THE SEARCH for man-made materials that could substitute, wholly or in part, for the tobacco in cigarettes has been going on for almost two decades, but only in the last few years have such products commanded serious attention.1-3
The reasons for this interest are twofold: these products, at least in their latest formulations, promise to reduce the toxic effects of smoke and offer the allure of potential economic advantage over the use of natural tobacco.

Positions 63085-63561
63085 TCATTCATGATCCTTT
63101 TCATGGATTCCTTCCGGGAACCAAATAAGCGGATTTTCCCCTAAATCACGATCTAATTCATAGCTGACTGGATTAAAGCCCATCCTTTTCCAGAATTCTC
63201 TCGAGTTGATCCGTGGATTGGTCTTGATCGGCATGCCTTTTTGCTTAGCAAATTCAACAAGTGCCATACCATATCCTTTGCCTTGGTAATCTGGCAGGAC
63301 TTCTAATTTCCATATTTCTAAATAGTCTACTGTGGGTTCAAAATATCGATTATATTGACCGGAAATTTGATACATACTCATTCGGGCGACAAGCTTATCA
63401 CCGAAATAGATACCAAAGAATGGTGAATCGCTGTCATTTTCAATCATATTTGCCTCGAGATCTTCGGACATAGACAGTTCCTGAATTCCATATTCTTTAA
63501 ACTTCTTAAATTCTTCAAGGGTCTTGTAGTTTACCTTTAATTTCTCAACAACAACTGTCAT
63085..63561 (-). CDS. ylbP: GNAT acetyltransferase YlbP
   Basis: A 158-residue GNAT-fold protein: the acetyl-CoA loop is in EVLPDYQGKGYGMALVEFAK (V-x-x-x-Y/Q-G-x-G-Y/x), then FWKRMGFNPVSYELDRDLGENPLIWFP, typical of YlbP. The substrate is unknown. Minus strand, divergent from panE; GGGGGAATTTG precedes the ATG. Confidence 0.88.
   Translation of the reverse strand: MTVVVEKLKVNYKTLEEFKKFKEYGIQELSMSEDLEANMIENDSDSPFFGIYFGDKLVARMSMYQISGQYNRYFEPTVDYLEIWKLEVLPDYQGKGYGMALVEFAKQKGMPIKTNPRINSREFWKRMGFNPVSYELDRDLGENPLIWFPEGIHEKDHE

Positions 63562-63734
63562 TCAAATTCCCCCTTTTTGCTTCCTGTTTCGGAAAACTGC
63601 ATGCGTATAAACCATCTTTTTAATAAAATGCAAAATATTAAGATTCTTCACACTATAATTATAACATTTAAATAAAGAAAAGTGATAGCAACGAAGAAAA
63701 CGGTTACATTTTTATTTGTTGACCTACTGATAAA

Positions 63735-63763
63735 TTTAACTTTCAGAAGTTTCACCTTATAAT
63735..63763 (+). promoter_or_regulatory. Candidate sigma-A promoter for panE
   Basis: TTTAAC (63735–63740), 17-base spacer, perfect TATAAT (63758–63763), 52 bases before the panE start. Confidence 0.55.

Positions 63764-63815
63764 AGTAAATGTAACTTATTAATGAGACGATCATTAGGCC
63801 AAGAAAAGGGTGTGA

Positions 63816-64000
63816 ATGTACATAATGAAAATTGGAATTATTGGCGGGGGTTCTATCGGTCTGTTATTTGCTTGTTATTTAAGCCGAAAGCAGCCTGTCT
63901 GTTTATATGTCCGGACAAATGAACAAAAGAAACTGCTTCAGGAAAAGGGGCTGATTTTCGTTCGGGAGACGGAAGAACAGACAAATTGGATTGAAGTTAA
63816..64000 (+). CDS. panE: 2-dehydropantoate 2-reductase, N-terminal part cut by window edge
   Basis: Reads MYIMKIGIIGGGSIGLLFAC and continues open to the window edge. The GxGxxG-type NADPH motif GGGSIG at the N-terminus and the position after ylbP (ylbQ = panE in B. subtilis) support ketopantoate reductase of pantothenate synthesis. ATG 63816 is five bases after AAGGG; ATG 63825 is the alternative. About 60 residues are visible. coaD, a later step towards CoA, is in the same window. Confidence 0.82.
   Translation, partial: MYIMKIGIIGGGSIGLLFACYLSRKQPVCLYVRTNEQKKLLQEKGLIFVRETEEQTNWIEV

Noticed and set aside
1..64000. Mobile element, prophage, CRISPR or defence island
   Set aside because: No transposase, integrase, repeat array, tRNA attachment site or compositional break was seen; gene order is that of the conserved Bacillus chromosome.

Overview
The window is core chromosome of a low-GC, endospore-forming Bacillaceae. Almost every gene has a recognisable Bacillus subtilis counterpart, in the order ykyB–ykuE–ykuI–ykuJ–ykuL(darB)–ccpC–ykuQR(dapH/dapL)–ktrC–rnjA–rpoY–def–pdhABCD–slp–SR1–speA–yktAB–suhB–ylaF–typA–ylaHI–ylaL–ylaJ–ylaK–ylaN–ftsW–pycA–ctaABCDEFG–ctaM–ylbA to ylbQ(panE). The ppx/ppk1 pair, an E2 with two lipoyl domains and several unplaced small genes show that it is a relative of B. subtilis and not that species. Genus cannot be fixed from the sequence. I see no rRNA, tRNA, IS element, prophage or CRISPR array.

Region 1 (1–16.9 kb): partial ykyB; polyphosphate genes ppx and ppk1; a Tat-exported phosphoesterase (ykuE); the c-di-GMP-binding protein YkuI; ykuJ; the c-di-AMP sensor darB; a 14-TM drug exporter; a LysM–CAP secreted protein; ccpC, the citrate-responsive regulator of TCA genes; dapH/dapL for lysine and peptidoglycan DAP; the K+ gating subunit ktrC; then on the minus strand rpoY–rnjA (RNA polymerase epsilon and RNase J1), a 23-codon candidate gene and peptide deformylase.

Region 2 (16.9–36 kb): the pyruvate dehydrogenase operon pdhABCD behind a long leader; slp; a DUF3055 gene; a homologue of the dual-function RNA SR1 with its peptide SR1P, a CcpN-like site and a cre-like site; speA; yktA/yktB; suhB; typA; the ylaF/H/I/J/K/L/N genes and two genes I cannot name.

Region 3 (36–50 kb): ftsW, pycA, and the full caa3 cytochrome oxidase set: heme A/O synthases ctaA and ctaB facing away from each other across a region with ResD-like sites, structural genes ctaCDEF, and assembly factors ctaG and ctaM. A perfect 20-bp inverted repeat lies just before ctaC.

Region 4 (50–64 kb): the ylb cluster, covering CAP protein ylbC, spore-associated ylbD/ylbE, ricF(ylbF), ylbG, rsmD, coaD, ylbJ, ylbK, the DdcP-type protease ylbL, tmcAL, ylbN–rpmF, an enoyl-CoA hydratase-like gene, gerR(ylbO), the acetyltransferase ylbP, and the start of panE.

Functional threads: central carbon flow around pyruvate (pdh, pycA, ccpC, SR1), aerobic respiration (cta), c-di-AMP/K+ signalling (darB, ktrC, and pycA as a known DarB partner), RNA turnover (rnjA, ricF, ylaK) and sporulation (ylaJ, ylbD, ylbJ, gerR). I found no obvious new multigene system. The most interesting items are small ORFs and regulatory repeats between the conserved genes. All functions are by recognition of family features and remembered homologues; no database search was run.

At present, however, the manufacturing of artificial tobacco substitutes (ATS) being offered commercially is sufficiently expensive to push their price range into the upper quartile of international tobacco prices (US patent 3,545,448; UK patents 1,113,979 and 1,244,441; Canadian patents 895,112 and 931,851). Consequently, a more evident advantage is that ATS can be supplied to suit a particular production schedule and, therefore, do not require the expensive storage procedures of tobacco. Furthermore, ATS